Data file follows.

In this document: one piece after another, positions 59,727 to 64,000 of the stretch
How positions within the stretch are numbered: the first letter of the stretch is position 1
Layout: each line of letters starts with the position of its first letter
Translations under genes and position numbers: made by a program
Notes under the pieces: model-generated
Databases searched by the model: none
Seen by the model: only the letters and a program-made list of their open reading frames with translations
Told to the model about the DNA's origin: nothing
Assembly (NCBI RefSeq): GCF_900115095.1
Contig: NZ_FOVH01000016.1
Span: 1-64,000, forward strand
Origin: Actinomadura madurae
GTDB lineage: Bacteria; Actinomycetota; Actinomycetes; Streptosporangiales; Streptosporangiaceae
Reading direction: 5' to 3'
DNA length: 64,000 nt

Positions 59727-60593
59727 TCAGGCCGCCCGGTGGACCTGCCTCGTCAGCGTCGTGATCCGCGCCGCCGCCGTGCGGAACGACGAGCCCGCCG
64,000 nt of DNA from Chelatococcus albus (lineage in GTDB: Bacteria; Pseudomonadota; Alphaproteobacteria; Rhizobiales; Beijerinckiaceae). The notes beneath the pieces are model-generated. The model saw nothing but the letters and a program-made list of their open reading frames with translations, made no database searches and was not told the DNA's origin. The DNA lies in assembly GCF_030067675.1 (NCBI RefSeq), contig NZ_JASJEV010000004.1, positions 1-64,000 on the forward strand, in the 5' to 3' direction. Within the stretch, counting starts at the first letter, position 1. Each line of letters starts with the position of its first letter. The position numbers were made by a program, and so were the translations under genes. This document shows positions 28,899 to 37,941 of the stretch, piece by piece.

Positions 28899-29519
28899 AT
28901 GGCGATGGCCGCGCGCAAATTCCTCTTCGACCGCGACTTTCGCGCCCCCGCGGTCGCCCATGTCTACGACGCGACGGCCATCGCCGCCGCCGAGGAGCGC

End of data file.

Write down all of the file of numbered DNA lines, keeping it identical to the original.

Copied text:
In this document: one piece after another, positions 59,727 to 64,000 of the stretch
How positions within the stretch are numbered: the first letter of the stretch is position 1
Layout: each line of letters starts with the position of its first letter
Translations under genes and position numbers: made by a program
Notes under the pieces: model-generated
Databases searched by the model: none
Seen by the model: only the letters and a program-made list of their open reading frames with translations
Told to the model about the DNA's origin: nothing
Assembly (NCBI RefSeq): GCF_900115095.1
Contig: NZ_FOVH01000016.1
Span: 1-64,000, forward strand
Origin: Actinomadura madurae
GTDB lineage: Bacteria; Actinomycetota; Actinomycetes; Streptosporangiales; Streptosporangiaceae
Reading direction: 5' to 3'
DNA length: 64,000 nt

Positions 59727-60593
59727 TCAGGCCGCCCGGTGGACCTGCCTCGTCAGCGTCGTGATCCGCGCCGCCGCCGTGCGGAACGACGAGCCCGCCG
64,000 nt of DNA from Chelatococcus albus (lineage in GTDB: Bacteria; Pseudomonadota; Alphaproteobacteria; Rhizobiales; Beijerinckiaceae). The notes beneath the pieces are model-generated. The model saw nothing but the letters and a program-made list of their open reading frames with translations, made no database searches and was not told the DNA's origin. The DNA lies in assembly GCF_030067675.1 (NCBI RefSeq), contig NZ_JASJEV010000004.1, positions 1-64,000 on the forward strand, in the 5' to 3' direction. Within the stretch, counting starts at the first letter, position 1. Each line of letters starts with the position of its first letter. The position numbers were made by a program, and so were the translations under genes. This document shows positions 28,899 to 37,941 of the stretch, piece by piece.

Positions 28899-29519
28899 AT
28901 GGCGATGGCCGCGCGCAAATTCCTCTTCGACCGCGACTTTCGCGCCCCCGCGGTCGCCCATGTCTACGACGCGACGGCCATCGCCGCCGCCGAGGAGCGC